Addressing how we perform our duties is important, and it falls on team leaders to remain vigilant, preparing for everything a SWAT team may respond to while understanding we have to demand the highest standards from our teams to protect our communities and not cause them to fear or doubt us.

Lt. Matt Hardesty is a 26-year veteran of law enforcement who served 22 years on the SWAT team as an operator, grenadier, rappel master and team leader and executive officer.

embrace The value of a solid decision-making process

The biggest challenge is the attack on law enforcement tactics and philosophy. Whether it be the use of force, responding to suicidal subjects, de-escalation, or how we handle crowd control, law enforcement is constantly trying to figure out how to address these community concerns.

While not often front and center, SWAT still must look at these issues. It is important for tactical leaders to be open to looking at different ways to do the job. We must actively listen to the concerns of our communities to be compassionate and professional in our response to critical incidents.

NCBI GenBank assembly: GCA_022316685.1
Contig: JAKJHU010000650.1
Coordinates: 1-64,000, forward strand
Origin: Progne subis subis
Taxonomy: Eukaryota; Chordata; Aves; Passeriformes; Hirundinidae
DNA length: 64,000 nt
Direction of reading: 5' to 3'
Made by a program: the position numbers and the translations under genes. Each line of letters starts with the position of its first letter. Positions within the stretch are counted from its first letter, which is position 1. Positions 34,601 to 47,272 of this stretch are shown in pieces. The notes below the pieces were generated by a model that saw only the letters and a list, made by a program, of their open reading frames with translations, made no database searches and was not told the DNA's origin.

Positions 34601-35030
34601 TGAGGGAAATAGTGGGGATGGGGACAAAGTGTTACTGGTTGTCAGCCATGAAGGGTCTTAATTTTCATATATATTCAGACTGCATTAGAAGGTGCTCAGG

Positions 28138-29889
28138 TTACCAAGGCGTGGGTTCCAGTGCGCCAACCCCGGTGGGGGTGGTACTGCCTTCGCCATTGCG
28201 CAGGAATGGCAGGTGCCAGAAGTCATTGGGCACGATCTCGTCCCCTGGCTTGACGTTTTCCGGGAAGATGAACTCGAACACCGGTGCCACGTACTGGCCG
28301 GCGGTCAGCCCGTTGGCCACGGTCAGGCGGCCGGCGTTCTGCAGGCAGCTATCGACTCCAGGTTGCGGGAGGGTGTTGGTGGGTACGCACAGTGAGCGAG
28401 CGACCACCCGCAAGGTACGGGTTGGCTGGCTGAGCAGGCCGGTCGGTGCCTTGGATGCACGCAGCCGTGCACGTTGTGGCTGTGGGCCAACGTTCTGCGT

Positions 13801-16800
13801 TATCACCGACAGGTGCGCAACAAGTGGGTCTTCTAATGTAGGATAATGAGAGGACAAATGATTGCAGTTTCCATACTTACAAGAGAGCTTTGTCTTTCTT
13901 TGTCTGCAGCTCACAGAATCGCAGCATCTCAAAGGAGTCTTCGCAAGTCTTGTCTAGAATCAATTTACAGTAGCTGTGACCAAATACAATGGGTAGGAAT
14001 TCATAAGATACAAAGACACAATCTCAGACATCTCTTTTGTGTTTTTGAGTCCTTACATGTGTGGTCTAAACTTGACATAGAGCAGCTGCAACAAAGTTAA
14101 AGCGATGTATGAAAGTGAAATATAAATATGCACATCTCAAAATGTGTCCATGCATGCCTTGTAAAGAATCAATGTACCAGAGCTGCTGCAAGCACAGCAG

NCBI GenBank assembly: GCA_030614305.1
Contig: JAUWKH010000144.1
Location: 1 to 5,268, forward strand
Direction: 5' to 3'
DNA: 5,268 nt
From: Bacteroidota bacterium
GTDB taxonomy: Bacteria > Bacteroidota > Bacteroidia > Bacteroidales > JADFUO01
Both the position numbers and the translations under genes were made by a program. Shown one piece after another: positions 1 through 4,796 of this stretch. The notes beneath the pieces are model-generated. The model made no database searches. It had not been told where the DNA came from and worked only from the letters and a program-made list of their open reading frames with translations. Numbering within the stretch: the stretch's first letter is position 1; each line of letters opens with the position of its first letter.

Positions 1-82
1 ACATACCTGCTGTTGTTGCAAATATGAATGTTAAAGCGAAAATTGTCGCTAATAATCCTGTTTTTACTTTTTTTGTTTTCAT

Often, we look for a new, shiny way to solve our problems, and certainly, the public does not like the “old” way. But that does not mean everything old is bad. Often, returning to the basics can help solve a new problem. And for that reason, we think one solution to these concerns is having a solid decision-making process that is fundamentally based in law, good policy and solid ethics.

Included in the process is an understanding of the mission of SWAT: saving lives through appropriate de-escalation based on a true understanding of the safety priorities. There is no qualifier on saving lives – we should not care about race, gender, religion, or other factors.

The decision-making process we use has five steps and is called P.I.E.T.O.

The first step (P) is applying the safety priorities. Truly understanding how to apply the safety priorities is a must for all members of a tactical team. In talking to team leaders, commanders and operators from around the country, we see this first step missing in many operations. We can set these priorities by looking at who is in danger or jeopardy then make plans or use tactics to help that person at that time. This helps us apply de-escalation, first for those in danger, then the officer, then the suspect or subject.